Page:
Orascom Construction Industry, Egypt's largest listed company, has announced profits of $186 million for the final three months of the year,
Orascom rides out the chaos as profits soar
The result belies the fact that its core market is now ensnared in strikes and protests nearly a month after the turmoil that toppled the country's president.
The company announced profits of US$186 million (Dh683.1m) for the final three months of the year, after a bumper quarter for its fertiliser division. Chet Riley, an analyst at Nomura Securities, said the company "had very comprehensive quarterly results, with revenue and earnings growth from both business strands". Its business was "supported by very high underlying fertiliser pricing and increasing margins".
The company's stock is listed on both the London Stock Exchange and the Egyptian Exchange in Cairo, but the latter has been closed since January 27. Its London-listed global depository receipts were about 1 per cent higher in mid-afternoon trading yesterday, at $36, after falling to their lowest level in two years last month.
Orascom Construction has also managed to win contracts during the uprisings in Egypt. The company said it won $50m worth of contracts last month alone and was bidding for new projects. It has also managed to diversify away from Egypt, with the construction side of the business generating 70 per cent of revenue from outside the country in the fourth quarter, its financial statements show.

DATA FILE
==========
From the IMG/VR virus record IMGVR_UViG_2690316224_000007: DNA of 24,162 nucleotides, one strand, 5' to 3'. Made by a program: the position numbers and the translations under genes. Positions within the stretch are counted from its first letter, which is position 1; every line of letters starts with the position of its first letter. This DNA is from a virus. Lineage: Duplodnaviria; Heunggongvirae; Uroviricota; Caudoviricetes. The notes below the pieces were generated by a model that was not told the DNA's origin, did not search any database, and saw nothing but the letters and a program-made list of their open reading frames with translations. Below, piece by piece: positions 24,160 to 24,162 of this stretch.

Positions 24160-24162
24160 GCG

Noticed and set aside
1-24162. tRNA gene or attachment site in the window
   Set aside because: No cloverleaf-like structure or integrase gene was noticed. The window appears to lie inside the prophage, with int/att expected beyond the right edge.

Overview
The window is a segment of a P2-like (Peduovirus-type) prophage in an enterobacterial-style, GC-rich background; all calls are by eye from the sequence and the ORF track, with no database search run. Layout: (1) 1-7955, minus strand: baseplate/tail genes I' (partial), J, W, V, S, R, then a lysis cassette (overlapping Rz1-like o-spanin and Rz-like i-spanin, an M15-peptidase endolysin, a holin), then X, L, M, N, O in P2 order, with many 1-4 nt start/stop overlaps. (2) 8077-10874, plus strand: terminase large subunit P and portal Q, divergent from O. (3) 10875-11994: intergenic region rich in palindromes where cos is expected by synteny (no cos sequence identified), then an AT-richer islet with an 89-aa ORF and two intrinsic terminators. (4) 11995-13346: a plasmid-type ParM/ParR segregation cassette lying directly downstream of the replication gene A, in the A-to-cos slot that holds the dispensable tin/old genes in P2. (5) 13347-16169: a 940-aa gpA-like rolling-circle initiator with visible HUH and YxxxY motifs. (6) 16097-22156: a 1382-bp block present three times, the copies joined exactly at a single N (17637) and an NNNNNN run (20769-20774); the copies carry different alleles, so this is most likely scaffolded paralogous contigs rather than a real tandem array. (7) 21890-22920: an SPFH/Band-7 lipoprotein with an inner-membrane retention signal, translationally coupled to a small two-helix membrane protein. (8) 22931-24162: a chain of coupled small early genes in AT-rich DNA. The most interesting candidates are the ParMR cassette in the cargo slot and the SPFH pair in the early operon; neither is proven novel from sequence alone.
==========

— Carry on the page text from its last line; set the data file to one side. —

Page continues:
Nassef Sawiris, the chairman of Orascom Construction, gave a terse summary of the impact of Egypt's political change on the company: "Despite disruptions due to political unrest in Egypt, our fertiliser production facilities continued to produce at normal operating rates. The construction group lost six days of construction site activity during the month, but work sites resumed activity immediately thereafter."
Mr Sawiris is a member of a powerful Egyptian family that has avoided the widespread investigations of corruption within its businesses. Some of the most prominent industrial tycoons, such as Ahmed Ezz of Ezz Steel, have been arrested in recent weeks as complaints soar at the prosecutor's office.
Mr Sawiris's brother, Naguib, who runs Orascom Telecom, has been an important figure on behalf of the business community since protests began on January 25. He took part in a widely watched television debate last week with Ahmed Shafiq, the former prime minister.
Observers say the trenchant criticisms of Mr Shafiq by Mr Sawiris and others led to his resignation.